Architecture and Mathematics in Ancient Egypt
In this fascinating study, architect and Egyptologist Corinna Rossi analyses the relationship between mathematics and architecture in ancient Egypt by exploring the use of numbers and geometrical figures in ancient architectural projects and buildings. While previous architectural studies have searched for abstract ‘universal rules’ to explain the history of Egyptian architecture, Rossi attempts to reconcile the different approaches of archaeologists, architects and historians of mathematics into a single coherent picture. Using a study of a specific group of monuments, the pyramids, and placing them in the context of their cultural and historical background, Rossi argues that theory and practice of construction must be considered as a continuum, not as two separated fields, in order to allow the original planning process of a building to re-emerge. Highly illustrated with plans, diagrams and figures, this book is essential reading for all scholars of Ancient Egypt and the architecture of ancient cultures.
Architecture and Justice
Bringing together leading scholars in the fields of criminology, international law, philosophy and architectural history and theory, this book examines the interrelationships between architecture and justice, highlighting the provocative and curiously ambiguous juncture between the two. Illustrated by a range of disparate and diverse case studies, it draws out the formal language of justice, and extends the effects that architecture has on both the place of, and the individuals subject to, justice. With its multi-disciplinary perspective, the study serves as a platform on which to debate the relationships between the ceremonial, legalistic, administrative and penal aspects of justice, and the spaces that constitute their settings. The structure of the book develops from the particular to the universal, from local situations to the larger city, and thereby examines the role that architecture and urban space play in the deliberations of justice. At the same time, contributors to the volume remind us of the potential impact the built environment can have in undermining the proper juridical processes of a socio-political system. Hence, the book provides both wise counsel and warnings of the role of public/civic space in affirming our sense of a just or unjust society.
Early Art and Architecture of Africa (Oxford History of Art)
This new history of over 5000 years of African art reveals its true diversity for the first time. Challenging centuries of misconceptions that have obscured the sophisticated nature of African art, Peter Garlake uses the latest research and archaeological findings to offer exciting new insights. All the main regions are covered: southern Africa, Nubia, Aksum, the Niger River, West Africa, Great Zimbabwe, and the East African coast. Acknowledging the universal allure of the African art object, this book restores it to its original social and historical context, helping us to understand more about the ways in which this art was produced, used, and received.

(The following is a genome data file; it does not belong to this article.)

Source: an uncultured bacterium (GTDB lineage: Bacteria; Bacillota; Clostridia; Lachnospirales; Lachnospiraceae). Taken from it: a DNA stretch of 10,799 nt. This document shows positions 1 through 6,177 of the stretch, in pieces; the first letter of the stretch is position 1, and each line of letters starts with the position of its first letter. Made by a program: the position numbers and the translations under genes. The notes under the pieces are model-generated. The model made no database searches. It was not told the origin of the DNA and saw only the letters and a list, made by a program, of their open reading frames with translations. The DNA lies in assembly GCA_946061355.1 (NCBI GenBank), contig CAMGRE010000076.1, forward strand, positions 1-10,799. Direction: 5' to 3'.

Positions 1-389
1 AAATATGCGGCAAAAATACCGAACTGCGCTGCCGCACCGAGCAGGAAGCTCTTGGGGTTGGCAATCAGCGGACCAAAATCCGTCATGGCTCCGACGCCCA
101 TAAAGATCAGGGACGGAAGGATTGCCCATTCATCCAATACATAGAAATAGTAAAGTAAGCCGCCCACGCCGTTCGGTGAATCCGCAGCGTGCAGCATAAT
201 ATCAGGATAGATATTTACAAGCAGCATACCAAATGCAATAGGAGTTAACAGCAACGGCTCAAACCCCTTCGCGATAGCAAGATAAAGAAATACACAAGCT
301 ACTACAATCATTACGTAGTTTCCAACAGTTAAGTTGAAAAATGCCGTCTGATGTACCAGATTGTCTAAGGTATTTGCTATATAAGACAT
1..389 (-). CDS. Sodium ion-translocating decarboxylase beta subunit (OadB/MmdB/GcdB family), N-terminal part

Sacred Architecture of London
London has a unique series of churches built after the Great Fire of 1666, when most of the City of London was destroyed. Among these iconic churches are St Paul’s, St Mary-le-Bow, St Bride’s, St Clement Danes, St Martin-in-the-Fields, St Mary-le-Strand, St George Bloomsbury and Christ Church Spitalfields. They remain today as outstanding landmarks that define their local cityscapes. Designed by Sir Christopher Wren and his followers Hawksmoor, Gibbs, Archer and James these beautiful churches embody spiritual principles expressed through the conventions of Classical architecture. Underlying their outward, visible forms is sacred geometry, an ancient art that explores the invisible inner structure of the Cosmos and gives expression to it in physical form. In this book, Nigel Pennick explains the sacred geometry, spiritual symbols and emblems that make these churches among the most notable buildings of London.
On Tour with Thomas Telford
Born into poverty in the Scottish Border country in 1757, Thomas Telford rose to become a towering figure of the Industrial Revolution in Britain and the pre-eminent engineer of his day. Incorporating material from the author’s earlier book Thomas Telford’s Scotland, this new edition is a visual celebration of Telford’s architectural and engineering legacy, from the mighty Menai Bridge to the harbours, manses and chapels of the remote Scottish Highlands.